Chris Paul


MEMPHIS – Chris Paul’s closing act at the end of games may need to be rebranded an encore.

As opposed to Paul simply mastering the final minutes, there was a sense Friday after practice at FedEx Forum that the Clippers’ all-world point guard may be looking to be more aggressive from the opening tip.

“I’ve just got to be more aggressive,” Paul said. “I played 30-something minutes and didn’t shoot one free throw.”

Paul had eight points in Game 3 with four assists and five turnovers. He missed seven of his 11 shots. Moreover, he went without an assist in the first half and did not shoot a free throw in 35 minutes. But it was not necessarily the statistical drop off from his sublime first two games of the series as it was an approach that may have been a little more passive.

Asked if Paul was being less aggressive to start Game 3, his backcourt mate Chauncey Billups said: “Maybe a little. I think we tried to establish Blake [Griffin] a lot early in the game, knowing they were going to go at [Zach Randolph]. So, we wanted to establish Blake and maybe get a foul or two.

“Maybe he was less aggressive trying to go to Blake. It was just a part of the game plan and it’s tough to get it back going when you’re not being aggressive.”

The benefits between Paul asserting himself into the opening 12 minutes versus waiting to take over in the fourth quarter have been discussed through much of Paul’s two years with the Clippers. And while he has most often found a balance between both, his 14 postseason games with the team have somewhat proven otherwise.

In his six playoff wins as a member of the Clippers, Paul has scored 7.8 points per game with 5.3 assists per game in the first half. Those numbers fall to 6.5 points and 3.6 assists in their eight losses.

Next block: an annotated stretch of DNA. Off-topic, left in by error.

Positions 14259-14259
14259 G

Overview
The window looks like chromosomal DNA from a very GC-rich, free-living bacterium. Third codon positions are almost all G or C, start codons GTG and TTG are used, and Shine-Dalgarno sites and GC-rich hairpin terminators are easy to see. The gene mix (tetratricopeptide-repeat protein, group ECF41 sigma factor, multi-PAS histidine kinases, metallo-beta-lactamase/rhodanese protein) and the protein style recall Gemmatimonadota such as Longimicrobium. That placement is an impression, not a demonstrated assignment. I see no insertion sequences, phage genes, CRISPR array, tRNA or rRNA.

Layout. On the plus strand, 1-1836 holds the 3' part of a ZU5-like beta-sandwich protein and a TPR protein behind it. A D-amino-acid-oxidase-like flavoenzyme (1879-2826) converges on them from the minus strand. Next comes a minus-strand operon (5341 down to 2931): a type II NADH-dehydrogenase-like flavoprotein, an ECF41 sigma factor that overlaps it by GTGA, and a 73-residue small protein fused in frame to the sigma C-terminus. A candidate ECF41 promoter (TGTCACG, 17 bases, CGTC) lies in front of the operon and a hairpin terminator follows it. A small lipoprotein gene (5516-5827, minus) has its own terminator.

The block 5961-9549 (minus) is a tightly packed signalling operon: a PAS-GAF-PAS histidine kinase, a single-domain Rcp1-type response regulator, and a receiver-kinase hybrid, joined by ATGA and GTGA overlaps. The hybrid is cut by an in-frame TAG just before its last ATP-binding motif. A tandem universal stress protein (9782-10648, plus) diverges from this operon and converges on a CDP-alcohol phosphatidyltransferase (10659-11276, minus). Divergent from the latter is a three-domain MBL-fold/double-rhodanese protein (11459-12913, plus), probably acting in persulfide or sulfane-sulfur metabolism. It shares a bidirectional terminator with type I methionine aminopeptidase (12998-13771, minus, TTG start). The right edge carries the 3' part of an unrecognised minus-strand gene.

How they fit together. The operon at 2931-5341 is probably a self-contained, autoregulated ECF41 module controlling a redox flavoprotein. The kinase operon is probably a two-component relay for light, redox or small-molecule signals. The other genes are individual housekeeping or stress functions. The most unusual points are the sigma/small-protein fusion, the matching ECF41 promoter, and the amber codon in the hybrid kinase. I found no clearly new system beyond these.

“It makes it easier for everybody when he’s aggressive,” Billups said. “And that doesn’t mean scoring or shooting that just means being aggressive, getting in there and drawing a double team and kicking [out].”

This season the Clippers lost just once when Paul had eight or more assists in the first half and Paul knows he has to get back to playing with that same aggressiveness in the early going. He just isn’t sure what that will mean come Saturday.

“I don’t know,” Paul said when asked how he’ll be more aggressive. “I’ve just got to wait and see. I don’t ever know what’s going to happen before I get into a game.”

Grizzlies guard and two-time NBA All-Defensive Team member Tony Allen spent a good deal of time guarding Paul in Game 3. “We’re just trying to make it difficult on him as much as possible,” Allen said. “You’ve got to scheme for him and have got to stick to it.”

Allen, Quincy Pondexter, Mike Conley and Tayshaun Prince all spent time on Paul on Thursday and present different challenges defensively. But after Memphis finished practice Friday they seemed to have an inkling of what Paul intended to do in Game 4.

“We definitely know he is going to come in aggressive tomorrow,” Allen said. “We know all of those guys are going to come in aggressive.”

It doesn’t have quite the ring to it as Chris Paul, closer. But Chris Paul, opener, may be exactly what the Clippers need.

“When he’s aggressive we’re at our best and we’re going to make an effort to make him to be aggressive in games,” Billups added. “I think it just helps everybody out.”


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